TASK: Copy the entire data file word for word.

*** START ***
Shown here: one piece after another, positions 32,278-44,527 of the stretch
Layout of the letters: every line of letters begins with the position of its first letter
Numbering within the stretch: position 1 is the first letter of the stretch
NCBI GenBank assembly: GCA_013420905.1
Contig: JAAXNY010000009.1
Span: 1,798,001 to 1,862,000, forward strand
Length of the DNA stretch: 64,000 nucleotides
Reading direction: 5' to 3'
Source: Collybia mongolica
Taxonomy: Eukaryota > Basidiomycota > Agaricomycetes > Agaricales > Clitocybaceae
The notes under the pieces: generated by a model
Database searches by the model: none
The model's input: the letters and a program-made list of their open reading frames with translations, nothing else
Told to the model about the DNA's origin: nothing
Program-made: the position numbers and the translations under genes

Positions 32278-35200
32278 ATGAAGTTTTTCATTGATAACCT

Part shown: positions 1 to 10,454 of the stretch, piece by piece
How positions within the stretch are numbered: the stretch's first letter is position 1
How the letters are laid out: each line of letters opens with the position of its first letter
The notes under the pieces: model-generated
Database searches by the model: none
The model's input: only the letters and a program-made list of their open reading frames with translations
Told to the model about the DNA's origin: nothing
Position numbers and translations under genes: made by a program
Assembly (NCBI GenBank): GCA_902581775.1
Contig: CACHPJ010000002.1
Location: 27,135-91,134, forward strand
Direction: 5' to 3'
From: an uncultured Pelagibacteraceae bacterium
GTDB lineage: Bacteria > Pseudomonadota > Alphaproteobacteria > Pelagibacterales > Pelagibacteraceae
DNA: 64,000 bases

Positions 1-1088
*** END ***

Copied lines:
Shown here: one piece after another, positions 32,278-44,527 of the stretch
Layout of the letters: every line of letters begins with the position of its first letter
Numbering within the stretch: position 1 is the first letter of the stretch
NCBI GenBank assembly: GCA_013420905.1
Contig: JAAXNY010000009.1
Span: 1,798,001 to 1,862,000, forward strand
Length of the DNA stretch: 64,000 nucleotides
Reading direction: 5' to 3'
Source: Collybia mongolica
Taxonomy: Eukaryota > Basidiomycota > Agaricomycetes > Agaricales > Clitocybaceae
The notes under the pieces: generated by a model
Database searches by the model: none
The model's input: the letters and a program-made list of their open reading frames with translations, nothing else
Told to the model about the DNA's origin: nothing
Program-made: the position numbers and the translations under genes

Positions 32278-35200
32278 ATGAAGTTTTTCATTGATAACCT

Part shown: positions 1 to 10,454 of the stretch, piece by piece
How positions within the stretch are numbered: the stretch's first letter is position 1
How the letters are laid out: each line of letters opens with the position of its first letter
The notes under the pieces: model-generated
Database searches by the model: none
The model's input: only the letters and a program-made list of their open reading frames with translations
Told to the model about the DNA's origin: nothing
Position numbers and translations under genes: made by a program
Assembly (NCBI GenBank): GCA_902581775.1
Contig: CACHPJ010000002.1
Location: 27,135-91,134, forward strand
Direction: 5' to 3'
From: an uncultured Pelagibacteraceae bacterium
GTDB lineage: Bacteria > Pseudomonadota > Alphaproteobacteria > Pelagibacterales > Pelagibacteraceae
DNA: 64,000 bases

Positions 1-1088